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- More from Mike Imrem
Too many around here suggest that DePaul leave the Big East basketball conference.
The point is moot. The Blue Demons can't trade down to some mid-major league. I won't allow it.
Fortunately, neither will school administrators. Though they don't always look like they know how to make it happen, they want the Demons to compete at the highest level.
Do you think DePaul could produce Saturday's spectacle if it joined Loyola and UIC in the Horizon League or Northern Illinois in the MAC?
The Demons extended fourth-ranked Syracuse to the limit before losing 59-57 in Allstate Arena.
Regardless of whether DePaul won or lost or even competed well against Syracuse, Chicago needs the struggling Blue Demons to keep on keeping on.
You see, DePaul remains our last best chance to enjoy the best of college basketball.
I say that with all due respect to Northwestern, the only other local school playing in a major conference. (Illinois is not part of this discussion because the two-and-a-half-hour drive to Champaign prohibits most fans from seeing them on a regular basis).
The Wildcats of the Big Ten haven't been to the NCAA Tournament since, well, forever. They're inching closer but have a ways to go.
Loyola did win a national championship in 1963 but retreated to mid-major status and onto a heap that includes UIC and NIU.
DePaul has been to the Final Four. It has been No. 1 in the country during a couple different regular seasons. It has established one of the sport's deepest traditions.
Why does any of this matter? Don't we have the Bulls and Blackhawks to occupy our winters? Who needs DePaul specifically or even college basketball generally?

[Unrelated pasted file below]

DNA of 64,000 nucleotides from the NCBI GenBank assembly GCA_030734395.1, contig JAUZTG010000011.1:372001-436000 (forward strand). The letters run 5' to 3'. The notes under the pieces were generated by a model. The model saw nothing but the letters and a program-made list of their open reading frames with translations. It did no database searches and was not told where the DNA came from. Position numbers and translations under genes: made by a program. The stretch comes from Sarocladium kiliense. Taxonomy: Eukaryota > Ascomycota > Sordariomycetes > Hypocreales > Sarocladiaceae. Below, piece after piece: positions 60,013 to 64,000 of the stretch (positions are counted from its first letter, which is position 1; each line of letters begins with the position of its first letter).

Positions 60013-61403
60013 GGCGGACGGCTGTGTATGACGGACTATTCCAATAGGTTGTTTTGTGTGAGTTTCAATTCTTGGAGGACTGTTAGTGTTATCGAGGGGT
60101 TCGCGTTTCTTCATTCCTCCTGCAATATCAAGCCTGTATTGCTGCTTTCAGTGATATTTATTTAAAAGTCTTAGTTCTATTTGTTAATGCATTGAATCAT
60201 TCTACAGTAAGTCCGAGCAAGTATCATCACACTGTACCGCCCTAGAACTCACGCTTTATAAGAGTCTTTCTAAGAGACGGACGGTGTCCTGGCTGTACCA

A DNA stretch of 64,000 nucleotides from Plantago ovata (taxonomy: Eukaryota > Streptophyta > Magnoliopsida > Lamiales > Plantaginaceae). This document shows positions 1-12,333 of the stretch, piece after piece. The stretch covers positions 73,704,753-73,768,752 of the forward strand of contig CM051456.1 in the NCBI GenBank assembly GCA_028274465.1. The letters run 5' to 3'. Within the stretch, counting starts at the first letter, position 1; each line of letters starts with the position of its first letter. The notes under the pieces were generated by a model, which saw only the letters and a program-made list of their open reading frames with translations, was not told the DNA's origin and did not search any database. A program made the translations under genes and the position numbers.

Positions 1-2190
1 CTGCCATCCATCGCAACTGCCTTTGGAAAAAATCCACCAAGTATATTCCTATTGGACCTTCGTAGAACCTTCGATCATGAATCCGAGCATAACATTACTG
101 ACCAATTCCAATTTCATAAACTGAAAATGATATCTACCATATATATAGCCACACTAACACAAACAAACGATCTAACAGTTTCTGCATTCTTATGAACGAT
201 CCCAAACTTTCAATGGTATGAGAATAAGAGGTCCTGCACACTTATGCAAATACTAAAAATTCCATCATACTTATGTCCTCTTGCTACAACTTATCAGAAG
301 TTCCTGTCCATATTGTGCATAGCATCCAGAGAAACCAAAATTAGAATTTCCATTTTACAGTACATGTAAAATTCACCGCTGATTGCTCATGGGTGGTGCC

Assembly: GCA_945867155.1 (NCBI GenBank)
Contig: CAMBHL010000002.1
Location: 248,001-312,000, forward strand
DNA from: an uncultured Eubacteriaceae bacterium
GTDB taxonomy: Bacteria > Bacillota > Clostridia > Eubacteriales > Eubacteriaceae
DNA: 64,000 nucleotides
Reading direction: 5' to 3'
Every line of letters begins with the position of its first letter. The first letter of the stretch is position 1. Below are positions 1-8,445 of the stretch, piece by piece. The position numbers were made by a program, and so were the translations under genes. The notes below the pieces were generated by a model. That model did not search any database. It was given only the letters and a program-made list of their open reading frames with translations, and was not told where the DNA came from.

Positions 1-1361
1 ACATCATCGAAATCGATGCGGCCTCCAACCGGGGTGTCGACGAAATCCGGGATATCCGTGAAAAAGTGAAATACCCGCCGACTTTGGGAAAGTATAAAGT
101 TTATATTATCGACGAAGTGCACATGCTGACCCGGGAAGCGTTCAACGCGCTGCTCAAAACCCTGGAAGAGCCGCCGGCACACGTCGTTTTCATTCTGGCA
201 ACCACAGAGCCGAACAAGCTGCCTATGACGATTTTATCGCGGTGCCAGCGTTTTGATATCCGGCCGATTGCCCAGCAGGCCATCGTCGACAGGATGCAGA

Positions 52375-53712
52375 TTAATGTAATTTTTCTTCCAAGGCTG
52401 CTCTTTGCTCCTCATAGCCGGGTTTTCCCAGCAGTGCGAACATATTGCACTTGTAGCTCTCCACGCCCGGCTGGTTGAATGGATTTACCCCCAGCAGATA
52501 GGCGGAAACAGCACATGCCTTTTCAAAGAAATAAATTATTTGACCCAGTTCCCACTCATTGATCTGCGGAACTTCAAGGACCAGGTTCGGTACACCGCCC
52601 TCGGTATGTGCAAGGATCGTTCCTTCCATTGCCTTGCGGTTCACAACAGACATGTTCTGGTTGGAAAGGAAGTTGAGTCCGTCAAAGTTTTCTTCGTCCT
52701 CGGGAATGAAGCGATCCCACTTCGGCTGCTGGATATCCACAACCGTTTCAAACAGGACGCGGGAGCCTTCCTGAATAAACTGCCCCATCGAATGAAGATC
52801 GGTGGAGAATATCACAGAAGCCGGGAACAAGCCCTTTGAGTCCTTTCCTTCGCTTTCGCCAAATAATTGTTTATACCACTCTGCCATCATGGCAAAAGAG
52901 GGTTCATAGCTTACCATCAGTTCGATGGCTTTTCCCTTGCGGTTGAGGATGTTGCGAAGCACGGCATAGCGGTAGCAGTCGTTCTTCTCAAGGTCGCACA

I do, folks. I like college basketball and assume a lot of other Chicagoans do, too. I like the energy and enthusiasm generated when the game's elite come to visit.
Saturday was a great example with Syracuse, a highly ranked team, and Jim Boeheim, a Hall of Fame coach, providing the opposition.
If Chicago truly is a world-class sports town, as if there's any doubt, it needs that kind of team and that kind of coach to routinely play here.
The Big East offers other prominent coaches like Connecticut's Jim Calhoun, Louisville's Rick Pitino and West Virginia's Bob Huggins.
Currently it offers six teams in the top 20 and three - Villanova, Syracuse and Georgetown - in the top seven.
That's even better than the powerful Big Ten offers. Anyway, why shouldn't teams and coaches from both these conferences come here regularly?
Syracuse and Boeheim reminded of when DePaul was a national power as an independent awhile back.
Louisville would come in with Denny Crum, Georgetown with John Thompson, North Carolina State with Jimmy Valvano and Notre Dame with Digger Phelps.
The best teams and the biggest names were thrilled to play in the nation's third-biggest market and not much in sports was more fun.
Some believe DePaul has to decide what it wants to be. It already has. Athletic director Jean Lenti Ponsetto declared on ESPN's "Outside the Lines" last week that the Demons want to be consistently among the Big East's six best teams.
Nothing says DePaul can't be, just as nothing says it will be easy.
I say it's sure worth a try.